Dear Hope Family,
Thank you for the prayers and support for the Destination Rest seminar put on by the Barnabas Center at Hope this past Wednesday evening. We hosted over 215 folks in our worship hall for an engaging, timely, and redemptive talk through fear and anxiety. The opportunity to host so many folks from outside of our church in our building was exhilarating, and the content of the seminar was deeply refreshing for me personally. Ethan Smith deserves special commendation for arranging the details for the seminar as well as overseeing the evening, and alongside Ethan I extend my deepest thanks to Tori Petty, Jeanne Lenham, Mary Katherine Prince, and Annelise Whittemore who made sure our guests were treated to great food and warm hospitality. We are planning on hosting another Barnabas Center Training seminar in late August. Make sure to make room for that event which will be here before you know it!
Our plodding path through the first chapters of the book of Acts is coming to a close with this week and next week’s sermons. One of the intentional aims of this series has been to confront our congregation with the undaunted, courageous, and gracious mission of God through his church to the watching world, which is sometimes receptive, sometimes hostile in its exposure to the glory of the Resurrected Lord Jesus. These final two sermons of our series present us with two of the most colorful and unlikely converts to Christianity: the Ethiopian eunuch and the raging persecutor of the church, Saul. Both of these accounts of people encountering the Risen Lord Jesus and being welcomed into the family of God are particularly challenging and convicting for those of us who have logged significant time as Christians and members of the church. At the most basic level they remind us of the wonder of being saved by grace and the wonderful goodness of the Good News.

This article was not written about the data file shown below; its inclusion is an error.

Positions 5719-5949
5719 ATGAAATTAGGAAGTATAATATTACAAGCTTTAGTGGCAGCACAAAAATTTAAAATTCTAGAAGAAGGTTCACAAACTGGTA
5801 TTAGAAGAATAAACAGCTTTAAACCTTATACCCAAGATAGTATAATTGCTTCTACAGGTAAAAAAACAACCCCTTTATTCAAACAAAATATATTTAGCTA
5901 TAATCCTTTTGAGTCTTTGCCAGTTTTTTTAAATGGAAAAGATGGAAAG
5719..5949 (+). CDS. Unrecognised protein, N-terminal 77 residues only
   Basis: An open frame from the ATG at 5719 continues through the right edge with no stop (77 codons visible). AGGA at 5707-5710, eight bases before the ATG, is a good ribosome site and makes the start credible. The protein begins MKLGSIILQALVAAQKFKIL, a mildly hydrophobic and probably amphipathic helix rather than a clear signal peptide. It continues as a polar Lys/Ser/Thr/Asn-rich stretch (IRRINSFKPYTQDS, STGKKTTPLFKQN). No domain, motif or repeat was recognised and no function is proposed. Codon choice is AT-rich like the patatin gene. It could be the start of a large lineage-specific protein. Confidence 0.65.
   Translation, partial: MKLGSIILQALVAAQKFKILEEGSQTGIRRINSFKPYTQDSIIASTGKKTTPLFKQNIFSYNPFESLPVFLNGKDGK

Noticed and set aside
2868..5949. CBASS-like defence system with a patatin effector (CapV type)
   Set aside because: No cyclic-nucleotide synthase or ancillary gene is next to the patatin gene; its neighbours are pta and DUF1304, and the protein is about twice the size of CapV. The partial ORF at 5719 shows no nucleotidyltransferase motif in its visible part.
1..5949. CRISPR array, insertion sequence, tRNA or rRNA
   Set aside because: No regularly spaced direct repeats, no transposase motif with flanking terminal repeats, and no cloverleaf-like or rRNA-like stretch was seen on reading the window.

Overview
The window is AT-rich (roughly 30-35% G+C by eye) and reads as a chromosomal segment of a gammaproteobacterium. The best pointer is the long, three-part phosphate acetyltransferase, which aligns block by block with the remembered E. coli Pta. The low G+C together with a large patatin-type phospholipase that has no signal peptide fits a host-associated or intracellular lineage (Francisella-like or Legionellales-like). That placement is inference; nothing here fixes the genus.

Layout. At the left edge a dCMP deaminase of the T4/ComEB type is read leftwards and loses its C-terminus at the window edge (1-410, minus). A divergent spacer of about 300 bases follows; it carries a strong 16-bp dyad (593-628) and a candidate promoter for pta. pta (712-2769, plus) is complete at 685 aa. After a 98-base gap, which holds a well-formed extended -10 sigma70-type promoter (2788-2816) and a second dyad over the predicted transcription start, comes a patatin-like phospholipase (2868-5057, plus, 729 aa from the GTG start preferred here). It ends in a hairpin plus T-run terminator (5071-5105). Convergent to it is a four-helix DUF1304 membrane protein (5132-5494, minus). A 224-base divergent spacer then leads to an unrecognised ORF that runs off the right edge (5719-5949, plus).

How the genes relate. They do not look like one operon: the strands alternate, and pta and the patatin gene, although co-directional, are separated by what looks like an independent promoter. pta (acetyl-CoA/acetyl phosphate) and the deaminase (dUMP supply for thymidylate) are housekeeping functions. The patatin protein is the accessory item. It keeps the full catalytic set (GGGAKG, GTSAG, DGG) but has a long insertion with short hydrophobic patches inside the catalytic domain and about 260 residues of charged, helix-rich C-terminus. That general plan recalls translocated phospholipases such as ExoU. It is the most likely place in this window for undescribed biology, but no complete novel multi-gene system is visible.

I have been reflecting upon an old quotation from Max Lucado for several weeks as we have been witnessing and reflecting upon conversion after conversion in the Book of Acts:
“There’s a direct correlation between the accuracy of our memory and the effectiveness of our mission. If we’re not teaching people how to be saved, it’s perhaps because we’ve forgotten the tragedy of being lost. If we’re not teaching the message of forgiveness, it may be because we don’t remember what it was like to be guilty. And if we’re not preaching the cross, it could be that we’ve subconsciously decided that—God forbid—somehow we don’t need it.”
My continued prayer for myself and our church is that in our exposure to these case studies in conversion we would remember “the tragedy of being lost” and the glory of a God who found us – so that we can, in turn, find a heart and courage for our participation in God’s world mission!
Grace and peace,